Initial Claims Rise Unexpectedly Last Week
Initial Claims Rise Unexpectedly Last Week.
Markets are up again, buying the dip that still exists from Monday’s trading activity. Currently, the Dow is +240 points, the S&P 500 +25 and the tech-heavy Nasdaq +82 points. Losses yesterday were basically cut in half from the -2% sell-off we saw at the start of the week. Dare we expect we finish the week in the green after such an awful start? In any case, that -5% pruning on the major indexes looks to have been evaded yet again in 2021.
Initial Jobless Claims came in notably higher than expectations: 351K was a big increase from the 320K expected, as well as the upwardly revised 335K reported for the previous week. This is the second-straight month of higher new jobless claims; we are back to levels not seen since mid-August. (The week of Labor Day — a shortened week — looks to have provided our cycle low at 312K.)
Continuing Claims also bounced northward, although this metric still looks down from last week’s report: 2.845 million is a tad lower than last week’s 2.85 million originally reported. The previous week’s downwardly revised 2.714 million is currently our post-Covid low (if we can yet call it “post-Covid”; the Delta variant continues to assert itself in certain regions of our labor force), but today’s estimate on longer-term jobless claims had been for a new low 2.65 million.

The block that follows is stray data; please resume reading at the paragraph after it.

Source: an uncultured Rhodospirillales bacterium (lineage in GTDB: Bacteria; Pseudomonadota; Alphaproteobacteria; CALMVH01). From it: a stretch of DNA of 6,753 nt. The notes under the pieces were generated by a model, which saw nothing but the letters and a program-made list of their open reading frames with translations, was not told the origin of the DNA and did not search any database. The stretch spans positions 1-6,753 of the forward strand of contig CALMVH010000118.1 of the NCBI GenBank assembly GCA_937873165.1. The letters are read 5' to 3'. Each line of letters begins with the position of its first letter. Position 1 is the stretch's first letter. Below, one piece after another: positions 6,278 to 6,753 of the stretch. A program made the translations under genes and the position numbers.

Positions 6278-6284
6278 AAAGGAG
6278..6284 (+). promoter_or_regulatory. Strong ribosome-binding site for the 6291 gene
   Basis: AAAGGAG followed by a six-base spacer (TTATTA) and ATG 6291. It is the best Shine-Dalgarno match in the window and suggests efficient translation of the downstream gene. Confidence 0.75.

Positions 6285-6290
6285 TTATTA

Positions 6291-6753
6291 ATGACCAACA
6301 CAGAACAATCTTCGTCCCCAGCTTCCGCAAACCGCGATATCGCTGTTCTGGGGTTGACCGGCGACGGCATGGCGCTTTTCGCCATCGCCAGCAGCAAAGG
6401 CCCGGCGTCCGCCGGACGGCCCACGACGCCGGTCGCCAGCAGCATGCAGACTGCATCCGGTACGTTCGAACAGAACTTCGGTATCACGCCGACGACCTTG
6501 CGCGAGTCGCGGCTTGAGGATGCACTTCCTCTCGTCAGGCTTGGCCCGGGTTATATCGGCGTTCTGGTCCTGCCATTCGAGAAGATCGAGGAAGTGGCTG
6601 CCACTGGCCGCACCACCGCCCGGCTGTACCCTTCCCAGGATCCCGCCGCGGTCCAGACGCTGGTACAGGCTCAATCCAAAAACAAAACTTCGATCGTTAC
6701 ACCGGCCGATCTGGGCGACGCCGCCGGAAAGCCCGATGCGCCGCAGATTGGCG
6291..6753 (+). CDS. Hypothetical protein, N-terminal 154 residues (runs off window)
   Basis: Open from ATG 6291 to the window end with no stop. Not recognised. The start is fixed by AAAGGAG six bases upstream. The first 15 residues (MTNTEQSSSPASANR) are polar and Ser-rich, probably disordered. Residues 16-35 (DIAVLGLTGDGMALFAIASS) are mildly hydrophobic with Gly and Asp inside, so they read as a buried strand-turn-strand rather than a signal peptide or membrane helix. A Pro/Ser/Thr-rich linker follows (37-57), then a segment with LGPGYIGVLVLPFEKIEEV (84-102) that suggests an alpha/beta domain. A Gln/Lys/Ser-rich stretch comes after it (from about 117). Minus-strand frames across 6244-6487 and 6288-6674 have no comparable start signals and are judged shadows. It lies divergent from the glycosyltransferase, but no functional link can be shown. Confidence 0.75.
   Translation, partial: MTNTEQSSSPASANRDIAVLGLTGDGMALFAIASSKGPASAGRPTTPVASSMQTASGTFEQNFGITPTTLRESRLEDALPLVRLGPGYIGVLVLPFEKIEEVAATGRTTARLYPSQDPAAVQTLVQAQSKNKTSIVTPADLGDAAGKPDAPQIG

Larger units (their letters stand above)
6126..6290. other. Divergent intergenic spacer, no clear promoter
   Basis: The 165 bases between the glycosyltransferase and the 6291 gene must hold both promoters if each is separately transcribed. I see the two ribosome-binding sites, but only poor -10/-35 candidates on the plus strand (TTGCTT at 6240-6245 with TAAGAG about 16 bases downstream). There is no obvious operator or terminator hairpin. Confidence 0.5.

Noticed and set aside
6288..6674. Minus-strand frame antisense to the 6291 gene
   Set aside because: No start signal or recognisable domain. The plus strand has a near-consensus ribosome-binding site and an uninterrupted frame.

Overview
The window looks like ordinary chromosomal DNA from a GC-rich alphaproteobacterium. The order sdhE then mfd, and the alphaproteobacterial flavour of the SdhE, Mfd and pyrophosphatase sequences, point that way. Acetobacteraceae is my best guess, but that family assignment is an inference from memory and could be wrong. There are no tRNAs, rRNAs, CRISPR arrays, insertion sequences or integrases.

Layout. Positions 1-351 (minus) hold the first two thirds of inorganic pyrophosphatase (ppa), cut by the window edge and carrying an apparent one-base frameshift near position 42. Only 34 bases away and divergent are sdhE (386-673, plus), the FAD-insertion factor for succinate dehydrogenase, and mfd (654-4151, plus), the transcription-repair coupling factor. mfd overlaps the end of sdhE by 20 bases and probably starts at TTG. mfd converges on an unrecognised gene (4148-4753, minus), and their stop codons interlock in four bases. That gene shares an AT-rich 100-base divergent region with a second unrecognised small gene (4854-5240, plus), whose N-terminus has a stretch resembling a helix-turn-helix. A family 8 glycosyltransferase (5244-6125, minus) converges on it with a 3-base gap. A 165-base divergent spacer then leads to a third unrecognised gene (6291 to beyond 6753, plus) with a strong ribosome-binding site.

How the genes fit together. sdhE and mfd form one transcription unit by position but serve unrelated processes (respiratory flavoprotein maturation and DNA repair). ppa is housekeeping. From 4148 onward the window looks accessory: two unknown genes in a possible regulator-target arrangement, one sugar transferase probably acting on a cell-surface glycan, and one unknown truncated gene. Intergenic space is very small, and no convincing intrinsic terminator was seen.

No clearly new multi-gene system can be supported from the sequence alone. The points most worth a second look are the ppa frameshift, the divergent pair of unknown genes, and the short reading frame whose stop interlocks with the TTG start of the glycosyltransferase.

We won’t see our next monthly jobs reports until two weeks from now, even though a week from tomorrow is October 1st. Much rests on the Employment Situation in terms of the direction our economy faces, which in turn directly affects the stock market. But coming off a quite disappointing August employment figure and now with weekly jobless claims bouncing off lows, we’ll continue to keep a close eye on labor forcer developments.
After the market opens for regular session trading today, we’ll see September’s Markit PMI prints for both Manufacturing and Services. Manufacturing is expected to take a small step forward — 61.7 estimated versus 61.1 reported the previous month — while Services are anticipated at 54.9, down a half-point from August’s 55.1. In either case, a 50-level is the balance between growth and contraction, so we’re well above that level.
Pre-market indexes have slipped from where they were ahead of new jobless claims numbers, but are still comfortably positive a half-hour prior to the opening bell. The Dow has slipped to +225 points, the S&P +20 the Nasdaq +35. Perhaps these numbers will slide further and take another steps down after yesterday’s bargain shopping. But for now, even our “disappointing” report headlines are still pretty strong, historically speaking.
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